Plus-size fashion designer Gayla Bentley appeared on Shark Tank last night to ask for an investment, but one judge wondered, "Is it possible that larger sized women (and don't beat me with at stick) don't care about fashion as much?"

Shark Tank is a reality competition show in which entrepreneurs present their products to a team of "Sharks" (investors), who will make a business deal with their own money if they like a contestant's pitch. In the clip above from last night's episode, Bentley, who sells her clothing for women sizes 12-28 through Neiman Marcus online, asks for a $250,000 investment to start her own flagship store in Houston, Texas. (Thanks to the tipster who let us know about the episode, which is available in its entirety here.)

Bentley makes a great pitch, explaining that 60% of American women who wear a 12 or larger are, "forced to shop in the far corners of the department stores, only to find clothes that don't fit and we don't even like." The Sharks seem interested in her business, and jump all over Kevin O'Leary when he suggests that larger women are somehow inherently unfashionable. Bentley explains that women of all sizes want fashionable clothes, but high-end stores don't sell sizes larger than a 12. Some of the men can't wrap their head around the idea that stores wouldn't sell a product that's in high demand and Damon John, founder of FUBU, has to assure them that it's true.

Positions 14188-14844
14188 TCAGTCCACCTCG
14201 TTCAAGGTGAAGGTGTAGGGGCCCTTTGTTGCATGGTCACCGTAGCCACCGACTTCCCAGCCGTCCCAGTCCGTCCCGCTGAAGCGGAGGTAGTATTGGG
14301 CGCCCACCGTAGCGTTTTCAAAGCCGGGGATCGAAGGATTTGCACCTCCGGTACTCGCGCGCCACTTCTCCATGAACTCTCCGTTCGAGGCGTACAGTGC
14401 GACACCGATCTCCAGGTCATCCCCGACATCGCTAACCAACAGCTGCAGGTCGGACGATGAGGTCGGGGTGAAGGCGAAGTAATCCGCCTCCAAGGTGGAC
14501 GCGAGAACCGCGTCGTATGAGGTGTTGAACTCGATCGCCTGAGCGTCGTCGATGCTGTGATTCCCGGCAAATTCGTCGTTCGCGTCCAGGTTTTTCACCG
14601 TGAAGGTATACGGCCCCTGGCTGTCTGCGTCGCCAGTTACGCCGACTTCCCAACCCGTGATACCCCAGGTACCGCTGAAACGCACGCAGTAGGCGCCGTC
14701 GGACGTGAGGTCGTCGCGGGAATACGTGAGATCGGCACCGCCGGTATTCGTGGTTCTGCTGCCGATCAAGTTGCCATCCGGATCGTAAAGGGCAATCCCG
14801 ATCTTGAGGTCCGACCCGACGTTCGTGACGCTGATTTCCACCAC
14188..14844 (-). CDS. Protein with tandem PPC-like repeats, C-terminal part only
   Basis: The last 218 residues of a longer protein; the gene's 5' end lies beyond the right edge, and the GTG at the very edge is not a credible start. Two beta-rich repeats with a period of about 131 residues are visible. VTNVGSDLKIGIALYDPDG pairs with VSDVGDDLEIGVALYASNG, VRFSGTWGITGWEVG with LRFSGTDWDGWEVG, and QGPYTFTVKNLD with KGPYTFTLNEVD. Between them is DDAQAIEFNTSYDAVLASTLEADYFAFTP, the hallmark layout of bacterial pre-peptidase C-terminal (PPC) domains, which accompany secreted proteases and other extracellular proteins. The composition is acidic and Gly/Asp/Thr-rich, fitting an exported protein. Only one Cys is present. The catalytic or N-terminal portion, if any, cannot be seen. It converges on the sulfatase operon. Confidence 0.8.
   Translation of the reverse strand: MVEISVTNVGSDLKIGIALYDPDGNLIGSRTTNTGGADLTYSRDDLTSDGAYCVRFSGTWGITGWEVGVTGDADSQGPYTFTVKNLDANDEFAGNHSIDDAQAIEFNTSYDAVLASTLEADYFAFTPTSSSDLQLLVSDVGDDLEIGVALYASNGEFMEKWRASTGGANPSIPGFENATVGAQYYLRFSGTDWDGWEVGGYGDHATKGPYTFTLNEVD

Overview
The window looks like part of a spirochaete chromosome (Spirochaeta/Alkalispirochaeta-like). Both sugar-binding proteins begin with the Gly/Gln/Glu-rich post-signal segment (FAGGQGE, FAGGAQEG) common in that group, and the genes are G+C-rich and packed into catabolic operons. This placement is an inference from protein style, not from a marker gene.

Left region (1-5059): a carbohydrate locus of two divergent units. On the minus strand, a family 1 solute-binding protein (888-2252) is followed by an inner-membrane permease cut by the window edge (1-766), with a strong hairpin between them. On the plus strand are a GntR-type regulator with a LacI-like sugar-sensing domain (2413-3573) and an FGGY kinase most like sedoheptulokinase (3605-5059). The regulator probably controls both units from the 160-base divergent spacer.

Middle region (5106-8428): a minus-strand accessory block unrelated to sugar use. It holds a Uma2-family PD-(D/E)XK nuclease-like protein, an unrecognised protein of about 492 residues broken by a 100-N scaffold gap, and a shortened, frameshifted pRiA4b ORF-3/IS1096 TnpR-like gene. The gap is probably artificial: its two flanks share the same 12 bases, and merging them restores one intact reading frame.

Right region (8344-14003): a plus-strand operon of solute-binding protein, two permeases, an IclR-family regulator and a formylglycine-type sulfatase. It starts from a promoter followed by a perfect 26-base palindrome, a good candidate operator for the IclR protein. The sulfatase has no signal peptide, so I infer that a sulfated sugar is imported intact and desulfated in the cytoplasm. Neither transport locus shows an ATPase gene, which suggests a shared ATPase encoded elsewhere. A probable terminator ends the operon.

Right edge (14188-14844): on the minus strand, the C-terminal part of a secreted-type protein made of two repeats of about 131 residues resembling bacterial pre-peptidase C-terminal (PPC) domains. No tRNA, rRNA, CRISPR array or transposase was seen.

Luckily, Damon John and the lone female Shark, Barbara Corcoran, understand that there's a huge market for fashionable plus-size clothes (or better yet, "integrating the sizes" as Bentley suggests). In the clip above, Bentley points out to John that FUBU's clientele probably includes larger women and it would make sense for them to do business. Ultimately Corcoran and John offer to become partners in Bentley's business and she accepts. Not only was it great to see the fashion industry's refusal to make larger sizes addressed on national TV as a legitimate problem, it was even better to see someone else in the fashion industry who has realized that making clothes that don't fit the majority of American women just doesn't make business sense.

Shark Tank: Week 9 Full Episode [ABC.com]